4 Exciting New Korean Spots to Try

From a restaurant that blends Korean and Italian influences to homestyle dishes at Grand Central Market
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New-wave Korean restaurants are opening across the city as talented chefs prove there’s a lot more to their cuisine than bo ssam and bibimbap. From seasonal banchan to Korean-Italian mash-ups, here are four new spots that are bringing the glorious funk in exciting new ways.


Hanchic

Chef Justin Min seamlessly blends Korean and Italian influences in dishes like bulgogi risotto ($15), Bolognese mandu ($12), and, best of all, a hearty appetizer of rice cakes topped with a chunky pork-and-kimchi ragu ($11). Another triumphant combo at this restaurant, which opened on the edge of Koreatown last September, is the shellfish-loaded “bouillabbong” ($16), which merges the flavors of bouillabaisse and a spicy Korean noodle soup. It’s a soul-warming dish that’s simultaneously familiar and brand new. 2500 W. 8th St., Ste. 103, Westlake.

Perilla

With this popular pop-up, launched last May, Rustic Canyon alum Jihee Kim is focused on redefining banchan through a California lens. That means farmers’ market ingredients prepared with diverse techniques. A fermented cabbage dish ($4.25) features herbaceous perilla leaves layered delicately between the larger cabbage leaves. Broccolini ($5) is blanched and served with bits of broken tofu. Kim’s daikon kimchi ($5) is superb, and the ever-changing menu has also included banchan with pickled shishito peppers, braised yams, and marinated kombu. Everything is quite wonderful, especially when paired with some seasoned rice ($3). 1391 Sunset Blvd., Echo Park.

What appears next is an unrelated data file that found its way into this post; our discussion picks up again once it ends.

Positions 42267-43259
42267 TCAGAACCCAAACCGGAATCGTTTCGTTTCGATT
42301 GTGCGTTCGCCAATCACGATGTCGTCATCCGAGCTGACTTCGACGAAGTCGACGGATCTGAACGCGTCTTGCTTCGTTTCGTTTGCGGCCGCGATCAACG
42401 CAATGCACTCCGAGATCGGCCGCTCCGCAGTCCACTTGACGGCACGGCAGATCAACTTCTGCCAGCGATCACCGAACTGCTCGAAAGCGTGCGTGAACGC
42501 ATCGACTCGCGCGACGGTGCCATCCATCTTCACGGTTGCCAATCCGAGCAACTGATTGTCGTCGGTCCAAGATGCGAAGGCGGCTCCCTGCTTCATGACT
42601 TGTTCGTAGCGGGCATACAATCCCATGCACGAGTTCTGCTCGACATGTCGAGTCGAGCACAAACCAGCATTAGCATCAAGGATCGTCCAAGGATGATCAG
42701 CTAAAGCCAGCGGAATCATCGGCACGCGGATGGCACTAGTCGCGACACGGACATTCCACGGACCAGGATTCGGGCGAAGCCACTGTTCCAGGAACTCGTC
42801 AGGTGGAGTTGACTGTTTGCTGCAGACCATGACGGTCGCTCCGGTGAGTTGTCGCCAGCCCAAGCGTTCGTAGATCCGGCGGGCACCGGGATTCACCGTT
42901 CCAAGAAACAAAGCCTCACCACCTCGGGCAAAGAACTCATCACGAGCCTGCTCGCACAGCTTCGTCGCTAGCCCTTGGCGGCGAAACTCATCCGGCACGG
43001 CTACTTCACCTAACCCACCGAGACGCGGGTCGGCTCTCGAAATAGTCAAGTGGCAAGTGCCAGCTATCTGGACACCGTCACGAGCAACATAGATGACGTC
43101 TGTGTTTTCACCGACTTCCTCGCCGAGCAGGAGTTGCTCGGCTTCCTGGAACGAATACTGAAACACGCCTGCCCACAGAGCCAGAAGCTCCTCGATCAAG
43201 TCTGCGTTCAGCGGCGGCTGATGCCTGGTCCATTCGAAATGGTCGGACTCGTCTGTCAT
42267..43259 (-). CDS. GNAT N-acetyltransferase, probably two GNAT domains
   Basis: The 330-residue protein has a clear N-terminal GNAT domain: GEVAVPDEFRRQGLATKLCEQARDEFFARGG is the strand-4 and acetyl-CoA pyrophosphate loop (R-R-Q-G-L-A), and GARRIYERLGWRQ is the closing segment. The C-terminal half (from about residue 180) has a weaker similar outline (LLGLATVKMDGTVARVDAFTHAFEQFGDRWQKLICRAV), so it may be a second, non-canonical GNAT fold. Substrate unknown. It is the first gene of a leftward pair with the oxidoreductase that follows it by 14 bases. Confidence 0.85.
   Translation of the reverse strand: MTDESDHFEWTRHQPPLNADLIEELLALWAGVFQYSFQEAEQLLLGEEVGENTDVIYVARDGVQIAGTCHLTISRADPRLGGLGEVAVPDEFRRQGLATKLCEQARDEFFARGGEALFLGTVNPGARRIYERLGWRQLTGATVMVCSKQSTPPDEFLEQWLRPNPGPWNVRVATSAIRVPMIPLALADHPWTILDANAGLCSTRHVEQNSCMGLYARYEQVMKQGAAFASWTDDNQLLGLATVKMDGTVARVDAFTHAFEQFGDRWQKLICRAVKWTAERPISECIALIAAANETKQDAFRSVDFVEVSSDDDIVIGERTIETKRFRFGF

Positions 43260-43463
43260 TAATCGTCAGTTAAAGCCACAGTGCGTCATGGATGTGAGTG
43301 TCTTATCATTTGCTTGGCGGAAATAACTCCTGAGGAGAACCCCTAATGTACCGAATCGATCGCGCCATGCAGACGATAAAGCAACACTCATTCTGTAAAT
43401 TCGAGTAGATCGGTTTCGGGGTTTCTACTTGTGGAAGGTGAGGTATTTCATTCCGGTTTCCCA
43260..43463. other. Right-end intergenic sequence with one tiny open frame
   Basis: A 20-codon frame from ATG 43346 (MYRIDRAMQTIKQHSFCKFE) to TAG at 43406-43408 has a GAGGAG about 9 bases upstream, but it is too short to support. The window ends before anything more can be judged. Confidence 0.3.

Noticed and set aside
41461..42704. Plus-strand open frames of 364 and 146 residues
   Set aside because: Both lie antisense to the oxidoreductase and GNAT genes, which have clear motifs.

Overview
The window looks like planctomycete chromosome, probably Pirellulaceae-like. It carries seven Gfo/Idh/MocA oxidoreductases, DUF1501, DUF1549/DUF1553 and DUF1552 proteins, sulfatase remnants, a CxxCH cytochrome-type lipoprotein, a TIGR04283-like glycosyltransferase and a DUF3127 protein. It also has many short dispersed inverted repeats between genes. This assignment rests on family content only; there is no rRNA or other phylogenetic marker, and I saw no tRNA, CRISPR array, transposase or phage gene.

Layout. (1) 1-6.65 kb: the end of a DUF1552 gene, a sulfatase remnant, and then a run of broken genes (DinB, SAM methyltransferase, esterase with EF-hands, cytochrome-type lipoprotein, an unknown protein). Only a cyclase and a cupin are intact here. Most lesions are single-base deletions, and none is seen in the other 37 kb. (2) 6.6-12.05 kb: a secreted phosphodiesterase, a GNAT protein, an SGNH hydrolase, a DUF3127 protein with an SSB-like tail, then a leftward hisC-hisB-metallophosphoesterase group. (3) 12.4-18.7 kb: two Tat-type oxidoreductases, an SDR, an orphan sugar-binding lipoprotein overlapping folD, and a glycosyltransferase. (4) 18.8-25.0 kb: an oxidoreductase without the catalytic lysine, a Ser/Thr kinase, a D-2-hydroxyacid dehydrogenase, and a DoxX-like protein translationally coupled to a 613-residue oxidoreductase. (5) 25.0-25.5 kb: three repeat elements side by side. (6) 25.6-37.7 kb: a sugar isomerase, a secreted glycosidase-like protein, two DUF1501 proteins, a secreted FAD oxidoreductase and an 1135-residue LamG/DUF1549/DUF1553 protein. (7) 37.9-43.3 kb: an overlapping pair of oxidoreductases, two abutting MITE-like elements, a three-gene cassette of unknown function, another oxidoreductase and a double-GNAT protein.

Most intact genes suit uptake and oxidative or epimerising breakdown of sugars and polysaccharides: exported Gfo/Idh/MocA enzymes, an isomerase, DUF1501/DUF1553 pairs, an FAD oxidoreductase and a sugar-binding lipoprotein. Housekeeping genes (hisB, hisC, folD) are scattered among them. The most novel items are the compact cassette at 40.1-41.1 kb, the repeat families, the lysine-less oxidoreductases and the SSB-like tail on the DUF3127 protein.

perilla korean
Dongchimi at Perilla

Seoul Sausage Norwalk

For years, Korean American brothers Yong and Ted Kim have been known for exuberantly merging Korean barbecue with the flavors of Los Angeles, but, sadly, they had to close their brick-and-mortar spots in Little Tokyo and Sawtelle. Their latest endeavor—a Norwalk ghost kitchen launched in January—serves up dishes like kalbi poutine fries ($14.50) topped with pepper jack cheese, pickled onions, and avocado-lime crema; kimchi fried rice balls ($9.99); and huge family meals ($60) with chicken, pork, or vegetarian sausages. They’ve also launched a sweet-and-spicy poultry side project, Ghost Chicken, out of the same Norwalk facility. 14528 Carmenita Road, Norwalk.

Shiku

Chef Kwang Uh was known for his avant-garde Korean cooking at Baroo, but he’s turned his attention to childhood memories and homestyle food at this new Grand Central Market stand. Uh and Baroo co-owner Mina Park serve straightforwardly pleasing dosiraks (multi-item lunch boxes) with selections like kalbi, kimchi-braised pork belly, or fried mushrooms. Shiku’s banchan includes plenty of pickled vegetables as well as a rotating selection of crowd-pleasers like stir-fried dried squid. For Uh and Park, it’s nostalgia-laced comfort food, but the dishes are also beautiful calibrations of contrasting tastes and textures. 317 S. Broadway, downtown.


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